Can we speak of the mind of a bacterium as its subjective aspect? What about a computer or a telephone or a carpet, they too have subjective aspects. There’s the objective looking at the carpet, and there’s the subjective being of the carpet. But clearly it’s absurd to speak of the mind of a carpet. So this leads me to suggest that there’s a second defining property of the mind. It’s not just that the mind is something subjective, it’s that it feels like something to be a mind. Because it doesn’t feel like something to be a carpet, we’re not happy with attributing a mind to a carpet.
On the other hand, how do we know that it doesn’t feel like something to be a carpet? I think this is an important question. How do we come to determine what has feelings and what doesn’t? As I said, the bacterium, the ant, the snail, the mouse, the monkey, how can we ever know which of them is sentient, which of them is conscious, which of the may be said to have a mind?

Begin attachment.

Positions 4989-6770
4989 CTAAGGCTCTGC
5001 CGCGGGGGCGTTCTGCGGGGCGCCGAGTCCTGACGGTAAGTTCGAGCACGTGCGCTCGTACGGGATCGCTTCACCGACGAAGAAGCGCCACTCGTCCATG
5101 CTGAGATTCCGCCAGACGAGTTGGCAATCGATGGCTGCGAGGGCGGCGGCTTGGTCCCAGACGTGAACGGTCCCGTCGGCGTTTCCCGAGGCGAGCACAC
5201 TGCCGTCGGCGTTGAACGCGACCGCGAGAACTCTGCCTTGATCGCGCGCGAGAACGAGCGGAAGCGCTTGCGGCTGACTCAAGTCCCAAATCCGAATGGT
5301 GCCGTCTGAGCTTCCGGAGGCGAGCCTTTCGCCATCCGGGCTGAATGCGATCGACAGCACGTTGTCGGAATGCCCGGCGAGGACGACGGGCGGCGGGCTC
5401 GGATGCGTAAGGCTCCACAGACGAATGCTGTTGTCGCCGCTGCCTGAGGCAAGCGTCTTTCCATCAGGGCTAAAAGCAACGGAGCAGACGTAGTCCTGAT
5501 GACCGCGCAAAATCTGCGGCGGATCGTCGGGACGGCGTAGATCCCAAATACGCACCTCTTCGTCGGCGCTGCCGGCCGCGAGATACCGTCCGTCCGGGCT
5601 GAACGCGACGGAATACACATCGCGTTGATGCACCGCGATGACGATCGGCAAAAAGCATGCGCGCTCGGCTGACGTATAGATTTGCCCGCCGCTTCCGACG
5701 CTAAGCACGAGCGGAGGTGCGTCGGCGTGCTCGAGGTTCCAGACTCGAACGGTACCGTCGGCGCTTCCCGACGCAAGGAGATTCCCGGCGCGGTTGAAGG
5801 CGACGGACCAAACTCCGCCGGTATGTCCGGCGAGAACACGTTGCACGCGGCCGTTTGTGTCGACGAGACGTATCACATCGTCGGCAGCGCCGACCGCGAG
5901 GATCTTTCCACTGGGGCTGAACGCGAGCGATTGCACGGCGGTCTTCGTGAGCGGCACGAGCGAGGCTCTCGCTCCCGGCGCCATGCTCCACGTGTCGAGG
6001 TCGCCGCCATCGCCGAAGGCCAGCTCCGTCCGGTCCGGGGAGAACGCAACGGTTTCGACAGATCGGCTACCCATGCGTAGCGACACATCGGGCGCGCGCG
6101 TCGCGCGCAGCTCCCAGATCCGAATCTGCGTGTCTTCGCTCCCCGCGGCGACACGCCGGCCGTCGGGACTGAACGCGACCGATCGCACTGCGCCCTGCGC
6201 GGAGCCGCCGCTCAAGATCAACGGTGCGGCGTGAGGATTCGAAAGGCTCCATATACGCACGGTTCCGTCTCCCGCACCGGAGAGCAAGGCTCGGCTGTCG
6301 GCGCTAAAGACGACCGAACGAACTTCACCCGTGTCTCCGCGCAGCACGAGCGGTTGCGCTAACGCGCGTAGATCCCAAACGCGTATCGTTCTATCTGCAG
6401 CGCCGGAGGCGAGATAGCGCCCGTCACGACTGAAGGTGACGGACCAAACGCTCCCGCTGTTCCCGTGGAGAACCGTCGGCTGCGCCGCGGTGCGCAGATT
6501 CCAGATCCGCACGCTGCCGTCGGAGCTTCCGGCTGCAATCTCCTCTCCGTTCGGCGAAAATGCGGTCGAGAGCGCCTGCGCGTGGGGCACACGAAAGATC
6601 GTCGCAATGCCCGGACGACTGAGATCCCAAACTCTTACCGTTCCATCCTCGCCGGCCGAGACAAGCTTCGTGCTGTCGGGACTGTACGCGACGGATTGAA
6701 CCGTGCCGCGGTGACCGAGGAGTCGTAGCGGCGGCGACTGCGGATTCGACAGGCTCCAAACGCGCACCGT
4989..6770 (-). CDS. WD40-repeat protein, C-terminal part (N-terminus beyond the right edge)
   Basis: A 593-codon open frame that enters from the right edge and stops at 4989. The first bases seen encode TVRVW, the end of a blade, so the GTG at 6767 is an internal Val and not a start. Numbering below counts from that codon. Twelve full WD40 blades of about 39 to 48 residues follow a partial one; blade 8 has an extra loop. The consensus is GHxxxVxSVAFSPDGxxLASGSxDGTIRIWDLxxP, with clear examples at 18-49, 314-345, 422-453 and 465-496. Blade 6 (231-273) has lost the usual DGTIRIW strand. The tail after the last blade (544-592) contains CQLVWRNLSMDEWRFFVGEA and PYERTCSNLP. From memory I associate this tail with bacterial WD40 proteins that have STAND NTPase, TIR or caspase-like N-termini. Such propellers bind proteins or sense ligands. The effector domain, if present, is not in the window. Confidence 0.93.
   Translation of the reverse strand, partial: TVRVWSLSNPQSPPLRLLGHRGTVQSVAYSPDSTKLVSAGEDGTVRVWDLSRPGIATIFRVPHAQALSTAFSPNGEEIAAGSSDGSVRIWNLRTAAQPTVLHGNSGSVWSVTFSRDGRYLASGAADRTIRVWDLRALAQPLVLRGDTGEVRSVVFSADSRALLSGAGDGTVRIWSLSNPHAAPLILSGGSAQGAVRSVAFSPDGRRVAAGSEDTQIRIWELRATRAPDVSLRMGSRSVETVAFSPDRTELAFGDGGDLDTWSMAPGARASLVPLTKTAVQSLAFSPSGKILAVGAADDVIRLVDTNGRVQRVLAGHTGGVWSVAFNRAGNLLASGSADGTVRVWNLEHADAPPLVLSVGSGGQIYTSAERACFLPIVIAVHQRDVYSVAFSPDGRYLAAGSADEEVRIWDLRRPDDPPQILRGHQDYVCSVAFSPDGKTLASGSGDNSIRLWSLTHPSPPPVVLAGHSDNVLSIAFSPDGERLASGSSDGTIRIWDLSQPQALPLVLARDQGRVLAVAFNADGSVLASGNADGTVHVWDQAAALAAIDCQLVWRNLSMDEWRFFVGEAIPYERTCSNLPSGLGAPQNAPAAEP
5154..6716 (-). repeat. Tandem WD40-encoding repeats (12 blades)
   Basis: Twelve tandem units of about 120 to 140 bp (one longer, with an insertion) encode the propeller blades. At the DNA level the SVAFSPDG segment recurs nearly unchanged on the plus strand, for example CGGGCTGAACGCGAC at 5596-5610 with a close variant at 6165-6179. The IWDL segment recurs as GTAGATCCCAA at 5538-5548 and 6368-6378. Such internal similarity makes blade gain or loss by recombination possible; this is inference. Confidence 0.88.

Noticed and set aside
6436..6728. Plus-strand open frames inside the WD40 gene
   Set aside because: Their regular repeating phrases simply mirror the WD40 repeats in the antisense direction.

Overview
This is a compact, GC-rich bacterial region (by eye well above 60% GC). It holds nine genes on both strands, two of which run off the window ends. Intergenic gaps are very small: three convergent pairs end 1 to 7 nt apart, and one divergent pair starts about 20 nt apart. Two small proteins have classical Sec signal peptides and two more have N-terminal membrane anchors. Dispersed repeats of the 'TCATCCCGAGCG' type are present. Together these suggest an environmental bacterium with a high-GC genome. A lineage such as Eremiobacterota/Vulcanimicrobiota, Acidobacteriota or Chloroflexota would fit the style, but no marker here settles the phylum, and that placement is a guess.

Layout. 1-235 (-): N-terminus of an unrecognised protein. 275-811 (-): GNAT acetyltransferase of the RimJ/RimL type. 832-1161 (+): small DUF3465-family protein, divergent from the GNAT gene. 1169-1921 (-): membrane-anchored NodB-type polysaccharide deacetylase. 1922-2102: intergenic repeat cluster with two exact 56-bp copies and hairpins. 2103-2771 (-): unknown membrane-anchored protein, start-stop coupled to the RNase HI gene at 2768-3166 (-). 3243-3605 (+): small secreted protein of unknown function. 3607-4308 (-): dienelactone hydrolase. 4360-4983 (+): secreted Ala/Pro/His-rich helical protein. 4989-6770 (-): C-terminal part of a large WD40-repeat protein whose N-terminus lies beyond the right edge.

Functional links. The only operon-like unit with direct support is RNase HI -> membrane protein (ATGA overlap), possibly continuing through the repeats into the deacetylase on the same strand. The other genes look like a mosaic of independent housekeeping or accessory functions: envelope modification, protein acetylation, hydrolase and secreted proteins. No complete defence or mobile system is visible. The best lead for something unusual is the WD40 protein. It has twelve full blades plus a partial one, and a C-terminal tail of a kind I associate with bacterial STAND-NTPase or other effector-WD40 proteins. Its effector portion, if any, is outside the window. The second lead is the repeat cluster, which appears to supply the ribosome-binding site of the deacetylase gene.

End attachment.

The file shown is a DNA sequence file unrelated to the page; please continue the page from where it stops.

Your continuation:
The problem, however, is even worse than that because if we were to come up with an objective or a reliable, valid criterion for determining whether or not something has feelings, still we would be left with the problem of what about the unconscious mind. The mind is not synonymous with consciousness, with sentience, with feeling. This, of course, was the great contribution, the great discovery, of Sigmund Freud’s when he introduced, over 100 years ago, the idea of an unconscious mind. What do we mean by an unconscious mind? What is it that makes it mental, that makes it different from, say for example, a computer?
I’m going to argue that this something else, this third defining property of a mind, is intentionality, intending towards something, aiming toward an object. This is possible to do without being aware that you’re doing it. There is such a thing as having unconscious intentions, unconscious aims, unconscious volitions.